The first programmable computer arrived at the beginning of the 20th century, a few decades before the arrival of the first computer in Spain at the hands of IBM. But precisely the foundations of this company and of computing began even earlier, in the 19th century, and it was largely to blame for this. the tabulators.
Hearing about “tabulating” from many leads us to think about our keyboard; who most and who least has required that key on the “caps lock”, which helps us to add some more spacing at once or perhaps jump from section to section in a window. Tabulating is, in essence, putting in the form of a table, something that when you did not have screens or interfaces like the current ones, but a typewriter, was a real headache and that Herman Hollerith wanted to solve, promoting a tremendous change in the industry without knowing it.
“Census all this and do it quickly, at least in ten years”
Perhaps something like this sounded when, after investing seven years in the 1880 census, it was necessary to do the 1890 in the United States. Some documents that are still preserved and in which you can see the work in tables that it meant, along with all the data analysis and manual calculation that involved.
With Word’s “Create Table” tool still more than a century into existence, destiny (and its specialization in various types of engineering, at MIT among other places) made Hollerith one day realized how tedious the census process. The United States had been experiencing a considerable increase in population for several decades for various reasons (such as increased immigration) and taking a census of the population, as we have said, was beginning to be somewhat pharaonic.
Hollerith saw, in full industrial effervescence, that a typewriter should be able to help streamline the process, something beyond existing typewriters. And he soon found what would be the key: a large part of the census questions could be answered in a binary way, or yes or no.
They tell IBM (later we will understand why they tell it) that the American, like Charles Babbage for the construction of his analytical engine, was inspired by the looms of Joseph Marie Jacquard (18th-19th century) for his invention. That is, create something that could take advantage of the brand new electricity (discovered in 1752 by Benjamin Franklin) and a punch card system, something about which you may have read about here already (and it is no coincidence).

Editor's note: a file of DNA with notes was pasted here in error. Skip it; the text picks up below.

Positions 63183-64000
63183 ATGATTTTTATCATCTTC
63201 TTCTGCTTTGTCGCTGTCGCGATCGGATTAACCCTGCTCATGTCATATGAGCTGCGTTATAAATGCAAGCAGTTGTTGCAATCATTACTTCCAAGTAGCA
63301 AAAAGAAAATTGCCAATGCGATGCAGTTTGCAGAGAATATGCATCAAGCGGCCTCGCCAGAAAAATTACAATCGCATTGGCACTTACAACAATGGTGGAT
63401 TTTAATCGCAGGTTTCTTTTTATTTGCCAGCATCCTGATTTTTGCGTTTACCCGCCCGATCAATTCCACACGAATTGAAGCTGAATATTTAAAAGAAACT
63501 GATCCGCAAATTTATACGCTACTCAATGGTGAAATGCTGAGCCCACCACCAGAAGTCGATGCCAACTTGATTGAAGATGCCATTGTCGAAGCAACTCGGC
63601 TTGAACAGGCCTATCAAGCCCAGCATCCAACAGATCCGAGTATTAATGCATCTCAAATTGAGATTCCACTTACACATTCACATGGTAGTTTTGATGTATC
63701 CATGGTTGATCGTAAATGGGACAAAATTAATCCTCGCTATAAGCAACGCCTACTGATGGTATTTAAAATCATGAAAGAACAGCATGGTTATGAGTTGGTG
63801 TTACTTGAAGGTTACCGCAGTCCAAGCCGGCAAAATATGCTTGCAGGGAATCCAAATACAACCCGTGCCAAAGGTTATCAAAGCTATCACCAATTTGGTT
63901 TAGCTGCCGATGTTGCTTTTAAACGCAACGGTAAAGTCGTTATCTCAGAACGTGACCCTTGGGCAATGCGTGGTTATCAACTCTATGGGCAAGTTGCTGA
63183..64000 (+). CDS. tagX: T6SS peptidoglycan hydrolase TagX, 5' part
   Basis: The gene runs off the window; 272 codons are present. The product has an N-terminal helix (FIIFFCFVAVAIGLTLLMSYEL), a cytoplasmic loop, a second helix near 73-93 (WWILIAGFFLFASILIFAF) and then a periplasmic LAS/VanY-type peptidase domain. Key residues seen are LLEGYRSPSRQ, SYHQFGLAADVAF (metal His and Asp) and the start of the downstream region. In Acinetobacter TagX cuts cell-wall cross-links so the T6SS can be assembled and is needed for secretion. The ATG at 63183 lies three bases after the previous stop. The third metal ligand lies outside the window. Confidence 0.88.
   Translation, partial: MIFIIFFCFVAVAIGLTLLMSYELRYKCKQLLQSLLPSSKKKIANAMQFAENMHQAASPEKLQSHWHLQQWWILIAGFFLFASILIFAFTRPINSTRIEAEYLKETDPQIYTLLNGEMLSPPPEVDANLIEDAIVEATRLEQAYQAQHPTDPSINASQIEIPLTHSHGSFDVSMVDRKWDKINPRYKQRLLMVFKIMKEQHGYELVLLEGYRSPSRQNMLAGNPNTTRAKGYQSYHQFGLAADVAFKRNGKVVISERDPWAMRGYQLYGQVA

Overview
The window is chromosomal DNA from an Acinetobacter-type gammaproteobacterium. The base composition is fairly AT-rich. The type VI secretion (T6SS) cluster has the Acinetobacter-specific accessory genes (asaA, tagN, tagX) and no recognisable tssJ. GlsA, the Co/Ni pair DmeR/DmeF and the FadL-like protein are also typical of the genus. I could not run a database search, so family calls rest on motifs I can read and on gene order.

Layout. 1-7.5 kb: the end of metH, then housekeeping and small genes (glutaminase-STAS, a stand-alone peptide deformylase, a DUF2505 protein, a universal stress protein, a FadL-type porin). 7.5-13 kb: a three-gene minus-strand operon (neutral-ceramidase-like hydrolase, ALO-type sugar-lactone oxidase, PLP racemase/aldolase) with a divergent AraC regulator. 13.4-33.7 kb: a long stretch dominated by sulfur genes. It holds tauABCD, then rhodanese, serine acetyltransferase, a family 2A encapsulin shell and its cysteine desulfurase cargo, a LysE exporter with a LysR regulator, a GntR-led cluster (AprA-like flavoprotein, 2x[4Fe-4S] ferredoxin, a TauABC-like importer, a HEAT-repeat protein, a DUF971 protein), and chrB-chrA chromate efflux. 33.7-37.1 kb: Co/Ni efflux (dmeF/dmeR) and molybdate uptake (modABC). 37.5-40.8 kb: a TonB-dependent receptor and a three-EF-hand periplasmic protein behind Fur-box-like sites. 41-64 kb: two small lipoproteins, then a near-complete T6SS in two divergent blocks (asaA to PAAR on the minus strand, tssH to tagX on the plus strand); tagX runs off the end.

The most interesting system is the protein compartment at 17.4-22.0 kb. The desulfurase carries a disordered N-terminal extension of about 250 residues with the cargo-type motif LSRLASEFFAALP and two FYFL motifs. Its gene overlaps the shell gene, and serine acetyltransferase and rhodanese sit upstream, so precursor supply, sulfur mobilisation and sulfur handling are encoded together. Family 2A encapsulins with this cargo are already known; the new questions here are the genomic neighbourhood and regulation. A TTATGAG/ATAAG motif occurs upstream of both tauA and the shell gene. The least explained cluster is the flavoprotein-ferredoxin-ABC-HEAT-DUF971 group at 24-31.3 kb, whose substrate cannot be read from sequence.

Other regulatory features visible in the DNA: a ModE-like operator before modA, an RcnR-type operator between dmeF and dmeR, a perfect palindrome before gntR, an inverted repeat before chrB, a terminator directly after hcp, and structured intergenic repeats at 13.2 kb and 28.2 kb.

Then he thought about creating the punch cards that would suit his role, devising a card with 80 columns with 2 positions, so that the questions would be answered. That is to say, depending on where the hole had, to the question of “Gender” it would indicate “masculine” or “feminine”.
This would be the food of the tabulator that he would end up inventing. A machine composed of a reader of these cards, a sorter / sorter (which allowed selecting cards according to certain criteria), a counter and a tabulator that would end up speeding up the process much, even if the operators had to manually enter the cards, going from completing a census in seven years to do it in two years.
The key to its operation were mercury contacts. Hollerith devised a system whereby the presence of a hole (if this can be expressed that way) involved contact between two mercury heads, so that there was an electric current. This made the tabulator register the information, as the counter was driven.
An international success and an important step for the future of computing
According to IBM, the government of the United States saved a good amount with the invention, specifically 5 million dollars. And that’s how well it went for Hollerith, whose tabulators spread around the world and he ended up founding his own company: the Tabulating Machine Company, in 1896, as detailed in the Smithsonian magazine.
In parallel, computing was creating an important foundation and a few years later the Computing Scale Company knocked on his door, which did not come alone. Both it and the International Time Recording Company and Bundy Manufacturing Company they merged with Hollerith’s company to create Computing Tabulating Recording Corporation (CTR).
Business continued to do well and tabulators ended up in many more places than census bureaus, such as train companies, the pharmaceutical industry, or metallurgy. And with that international growth, the name was better adapted to its scope, ending in its baptism as International Business Machines, IBM, and 1924.
From there the longevity of the company, whose 100 years deserved a series of specials here (taking as date the creation of CTR, its true gestation even though it received the name thirteen years later). Thus, although Hollerith would not get to see it, eventually millions of people would come to create tables very easily on devices that his ingenuity would somehow anticipate.
Imagen | National Museum of American History